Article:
Comscore can’t speak to the press about this topic. But some rivals are considering exiting the box office share system if Warner Bros., and now Sony, continue with their game. Now, I don’t think it will come to that; sources say this box office shielding is temporary for another month or two, maybe until New York and LA open.
Now, Warner Bros., step into my office, take a seat for a minute and close the door. Sony, you can listen in, too. Nobody in town, and I mean nobody, wants Tenet to fail. Nobody.
However, box office numbers speak for themselves, and to push an ‘Emperor’s New Clothes’ take on box office figures, that this is the new world order, doesn’t do anyone any good. Everyone knows that $20.2M in 11-days isn’t very good, and indicates that we’re still in the rebuild phase in regards to moviegoing during the pandemic. Only 70% of all theaters are open, with reduced auditorium capacities at around 25%.
It’s quite possible tomorrow AM that Warner Bros. might provide us with one running domestic total instead of a second weekend breakdown on Tenet. Because if Tenet is going to make $7M-$8M this weekend, that would rep a 63% second weekend drop on the film if you compare it incorrectly to the 11-day $20.2M total. So, what now, Warners? Better to tell us that Tenet made $11.2M over its 3-day last weekend, and is holding well in weekend 2 with a -33% hold, that is, if it comes in at $7.5M.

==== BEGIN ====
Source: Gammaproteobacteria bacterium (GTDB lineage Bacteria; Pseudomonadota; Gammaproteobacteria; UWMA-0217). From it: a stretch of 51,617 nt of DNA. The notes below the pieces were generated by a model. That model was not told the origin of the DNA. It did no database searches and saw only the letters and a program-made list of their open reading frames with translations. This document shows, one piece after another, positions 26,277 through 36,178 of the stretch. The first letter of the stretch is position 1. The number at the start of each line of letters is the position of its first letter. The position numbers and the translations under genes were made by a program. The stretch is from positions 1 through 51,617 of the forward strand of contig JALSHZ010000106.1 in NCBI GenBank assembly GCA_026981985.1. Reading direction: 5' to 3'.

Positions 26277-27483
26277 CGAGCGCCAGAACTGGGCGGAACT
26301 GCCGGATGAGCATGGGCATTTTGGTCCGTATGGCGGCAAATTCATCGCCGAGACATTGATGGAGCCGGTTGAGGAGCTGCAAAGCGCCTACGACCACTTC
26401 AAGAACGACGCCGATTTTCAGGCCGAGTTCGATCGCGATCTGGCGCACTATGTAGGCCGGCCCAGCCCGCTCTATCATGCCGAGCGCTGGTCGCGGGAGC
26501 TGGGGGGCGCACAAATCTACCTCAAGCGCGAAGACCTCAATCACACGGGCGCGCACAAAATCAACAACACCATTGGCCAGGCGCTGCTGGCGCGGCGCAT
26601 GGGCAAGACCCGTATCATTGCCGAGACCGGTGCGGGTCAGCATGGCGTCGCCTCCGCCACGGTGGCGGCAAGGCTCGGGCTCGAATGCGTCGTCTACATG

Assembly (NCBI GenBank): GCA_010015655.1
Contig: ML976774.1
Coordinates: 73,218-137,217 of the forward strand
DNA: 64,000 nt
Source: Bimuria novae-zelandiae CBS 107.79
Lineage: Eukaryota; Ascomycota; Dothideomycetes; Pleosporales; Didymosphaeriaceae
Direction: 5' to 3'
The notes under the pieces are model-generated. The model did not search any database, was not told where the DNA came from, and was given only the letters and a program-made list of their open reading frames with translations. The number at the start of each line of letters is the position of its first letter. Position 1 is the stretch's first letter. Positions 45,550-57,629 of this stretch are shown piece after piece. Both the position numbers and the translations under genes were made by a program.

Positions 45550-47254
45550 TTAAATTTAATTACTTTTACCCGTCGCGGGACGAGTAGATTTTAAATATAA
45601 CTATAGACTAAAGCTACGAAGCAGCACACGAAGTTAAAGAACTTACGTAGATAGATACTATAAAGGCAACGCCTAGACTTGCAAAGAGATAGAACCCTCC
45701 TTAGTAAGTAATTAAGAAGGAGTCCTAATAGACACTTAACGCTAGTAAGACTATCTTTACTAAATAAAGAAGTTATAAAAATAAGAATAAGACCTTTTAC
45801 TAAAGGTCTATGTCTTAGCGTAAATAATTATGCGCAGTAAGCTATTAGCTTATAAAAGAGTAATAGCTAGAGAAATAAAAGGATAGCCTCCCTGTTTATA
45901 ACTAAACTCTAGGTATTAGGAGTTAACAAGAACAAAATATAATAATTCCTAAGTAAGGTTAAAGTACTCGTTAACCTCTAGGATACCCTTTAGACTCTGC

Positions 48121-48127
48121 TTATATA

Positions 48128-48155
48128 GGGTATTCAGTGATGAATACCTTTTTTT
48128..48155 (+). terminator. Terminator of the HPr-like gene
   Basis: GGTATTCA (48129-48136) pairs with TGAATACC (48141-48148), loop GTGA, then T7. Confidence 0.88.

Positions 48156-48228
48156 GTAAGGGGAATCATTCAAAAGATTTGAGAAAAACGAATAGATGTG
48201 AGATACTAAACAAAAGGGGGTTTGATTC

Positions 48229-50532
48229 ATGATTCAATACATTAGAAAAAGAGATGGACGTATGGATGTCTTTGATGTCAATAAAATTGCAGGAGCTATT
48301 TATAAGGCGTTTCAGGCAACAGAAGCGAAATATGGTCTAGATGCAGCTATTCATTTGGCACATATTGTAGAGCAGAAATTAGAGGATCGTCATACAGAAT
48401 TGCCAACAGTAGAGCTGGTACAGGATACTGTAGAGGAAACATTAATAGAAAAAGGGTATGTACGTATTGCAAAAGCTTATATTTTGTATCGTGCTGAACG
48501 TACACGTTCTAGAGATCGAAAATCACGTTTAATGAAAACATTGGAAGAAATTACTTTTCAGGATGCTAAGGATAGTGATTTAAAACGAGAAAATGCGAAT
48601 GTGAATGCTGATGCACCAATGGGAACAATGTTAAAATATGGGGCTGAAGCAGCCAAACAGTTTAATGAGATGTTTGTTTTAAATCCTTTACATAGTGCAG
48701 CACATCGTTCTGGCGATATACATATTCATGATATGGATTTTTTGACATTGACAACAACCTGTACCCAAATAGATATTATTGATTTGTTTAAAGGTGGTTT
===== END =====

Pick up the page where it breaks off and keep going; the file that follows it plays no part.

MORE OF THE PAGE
It’s fine to say you’re here to revive theaters, and this movie will do what it can. However, there is a big question and concern given the social media era we are in (which, duh, wasn’t around in the 1970s, impacting tentpole platform releases) whether Tenet is in it for the marathon. Not until the entire exhibition infrastructure is back on line can we expect robust grosses for any movie.
The big challenge for Warner Bros. right now with Tenet: How do you climb back from a B Cinemascore and so-so PostTrak exits? Keep in mind that those polled by CinemaScore are the most committed and loyal moviegoers; those who were willing to come out first during a pandemic. They aren’t a hodgepodge group of folks. (And, by the way, I understand CinemaScore does not poll in LA and NY typically, rather suburban, so nothing was drastically off-kilter last weekend. Polling in NYC and LA would mess with CinemaScore’s box office formula, which is tied to exits).